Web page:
If you’ve suffered from low back pain over the past few days, or if you get back pain sometime in the future, the tendency will be to wait it out and see if it gets better. Sometimes we even decide to take time off and lie in bed, hoping we will eventually be feeling better and back to our usual activities or work. However, more and more research shows that lying in bed or waiting it out is the worst thing you can do for yourself. Remember, only 10 percent of people develop chronic low back pain, but those cases account for an estimated $100 billion a year in health care and other costs. It’s a safe bet that most of them have taken this incorrect “wait and see” approach.
Research suggests that when it comes to back pain, early intervention is best. There are many reasons for this concept, but here is a basic summary of what current guidelines are saying:
Low back pain can sometimes be due to something more serious than a simple sprain. That’s why it’s important to see your chiropractor right away so they can evaluate you for anything more serious.
Spinal manipulation is one of the only treatments that is consistently being recommended for those with acute low back pain – and yet far too many people don’t visit a chiropractor and choose to pop over-the-counter pain medication instead.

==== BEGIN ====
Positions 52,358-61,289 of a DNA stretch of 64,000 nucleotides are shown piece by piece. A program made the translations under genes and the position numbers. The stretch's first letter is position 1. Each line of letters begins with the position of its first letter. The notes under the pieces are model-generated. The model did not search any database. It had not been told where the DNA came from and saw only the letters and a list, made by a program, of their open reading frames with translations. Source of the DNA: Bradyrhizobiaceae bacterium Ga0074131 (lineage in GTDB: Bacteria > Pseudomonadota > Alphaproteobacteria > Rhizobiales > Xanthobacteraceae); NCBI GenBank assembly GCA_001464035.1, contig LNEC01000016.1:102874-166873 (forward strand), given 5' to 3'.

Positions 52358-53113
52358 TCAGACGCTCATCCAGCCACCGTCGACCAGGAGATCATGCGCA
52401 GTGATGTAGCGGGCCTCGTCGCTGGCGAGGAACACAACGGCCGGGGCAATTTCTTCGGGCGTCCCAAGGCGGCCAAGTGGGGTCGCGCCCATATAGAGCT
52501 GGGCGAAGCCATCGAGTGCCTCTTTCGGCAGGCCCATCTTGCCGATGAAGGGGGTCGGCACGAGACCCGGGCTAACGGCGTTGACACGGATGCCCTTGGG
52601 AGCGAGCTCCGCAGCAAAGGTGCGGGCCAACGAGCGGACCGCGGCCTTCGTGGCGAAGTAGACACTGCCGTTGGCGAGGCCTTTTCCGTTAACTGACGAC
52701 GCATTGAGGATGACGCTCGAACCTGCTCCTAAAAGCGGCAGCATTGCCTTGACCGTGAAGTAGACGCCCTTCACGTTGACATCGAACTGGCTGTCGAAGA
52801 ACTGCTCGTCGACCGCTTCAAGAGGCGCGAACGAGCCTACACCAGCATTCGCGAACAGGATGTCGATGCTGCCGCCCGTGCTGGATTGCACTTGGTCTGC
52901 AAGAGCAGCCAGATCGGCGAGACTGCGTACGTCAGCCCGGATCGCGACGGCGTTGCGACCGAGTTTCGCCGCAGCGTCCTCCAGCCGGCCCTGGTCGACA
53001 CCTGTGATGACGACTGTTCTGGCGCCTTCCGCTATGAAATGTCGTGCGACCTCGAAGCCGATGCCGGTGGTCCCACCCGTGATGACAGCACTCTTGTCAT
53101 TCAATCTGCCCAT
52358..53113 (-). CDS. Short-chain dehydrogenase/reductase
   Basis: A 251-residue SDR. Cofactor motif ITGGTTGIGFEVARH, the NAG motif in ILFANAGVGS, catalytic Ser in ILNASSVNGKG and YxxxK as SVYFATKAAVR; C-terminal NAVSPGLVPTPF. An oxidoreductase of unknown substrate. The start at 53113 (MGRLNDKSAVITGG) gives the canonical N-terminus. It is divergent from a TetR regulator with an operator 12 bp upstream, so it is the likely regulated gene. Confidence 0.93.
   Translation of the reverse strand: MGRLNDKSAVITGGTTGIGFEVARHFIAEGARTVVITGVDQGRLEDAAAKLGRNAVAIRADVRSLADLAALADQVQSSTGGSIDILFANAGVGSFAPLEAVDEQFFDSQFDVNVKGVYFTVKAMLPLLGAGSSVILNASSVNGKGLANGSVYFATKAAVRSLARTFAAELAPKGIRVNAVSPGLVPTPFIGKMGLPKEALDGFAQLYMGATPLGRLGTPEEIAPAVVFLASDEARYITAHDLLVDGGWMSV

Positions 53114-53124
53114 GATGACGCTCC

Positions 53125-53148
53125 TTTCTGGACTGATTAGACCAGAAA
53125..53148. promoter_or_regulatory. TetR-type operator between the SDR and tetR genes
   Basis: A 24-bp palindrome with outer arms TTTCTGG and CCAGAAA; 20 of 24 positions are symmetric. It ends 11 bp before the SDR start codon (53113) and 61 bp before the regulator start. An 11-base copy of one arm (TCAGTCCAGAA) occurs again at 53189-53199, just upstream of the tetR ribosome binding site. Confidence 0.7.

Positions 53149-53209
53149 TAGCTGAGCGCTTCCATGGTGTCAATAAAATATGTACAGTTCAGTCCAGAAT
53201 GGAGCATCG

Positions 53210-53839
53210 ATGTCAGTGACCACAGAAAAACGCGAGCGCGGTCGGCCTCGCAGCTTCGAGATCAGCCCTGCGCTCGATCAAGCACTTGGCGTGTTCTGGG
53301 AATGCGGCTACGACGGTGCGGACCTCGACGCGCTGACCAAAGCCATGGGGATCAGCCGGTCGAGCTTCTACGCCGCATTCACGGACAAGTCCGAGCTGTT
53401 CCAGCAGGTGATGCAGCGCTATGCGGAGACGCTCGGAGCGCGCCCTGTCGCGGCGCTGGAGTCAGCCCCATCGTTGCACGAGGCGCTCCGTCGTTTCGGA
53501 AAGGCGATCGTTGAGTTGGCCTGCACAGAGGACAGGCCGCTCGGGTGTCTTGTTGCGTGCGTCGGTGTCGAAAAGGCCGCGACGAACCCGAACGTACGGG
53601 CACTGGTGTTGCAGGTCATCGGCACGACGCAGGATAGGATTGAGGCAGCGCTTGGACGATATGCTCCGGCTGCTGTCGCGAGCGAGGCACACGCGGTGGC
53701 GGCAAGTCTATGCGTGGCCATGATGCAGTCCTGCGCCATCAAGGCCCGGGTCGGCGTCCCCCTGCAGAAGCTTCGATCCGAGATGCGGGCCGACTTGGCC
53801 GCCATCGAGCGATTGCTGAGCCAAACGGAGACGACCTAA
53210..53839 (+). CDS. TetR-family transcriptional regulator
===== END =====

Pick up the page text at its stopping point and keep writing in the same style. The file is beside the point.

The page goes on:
Avoid bed rest as much as possible. Yes, I know that it feels good and frankly, when I had an episode of low back pain once, I was tempted to lie in bed all day, too. On a basic level, it’s the most “rational” thing to do. However, bed rest actually wastes away your muscles, and this effect lasts even for the lucky ones who improve with their low back pain. For those who are pain free, the bad news is that the muscles still waste away.
So, the next time you experience back pain and feel like you can’t do anything, always remember that any movement or activity or treatment that keeps you moving is crucial for your recovery. Another factor is that you may be deconditioned and not fit enough. With back pain, you can become even more deconditioned. That’s why starting to move and then progressing to an exercise program is crucial to ensure not only that you get better, but also that you don’t get future bouts of low back pain. Talk to your chiropractor for more information.
To your health September Newsletter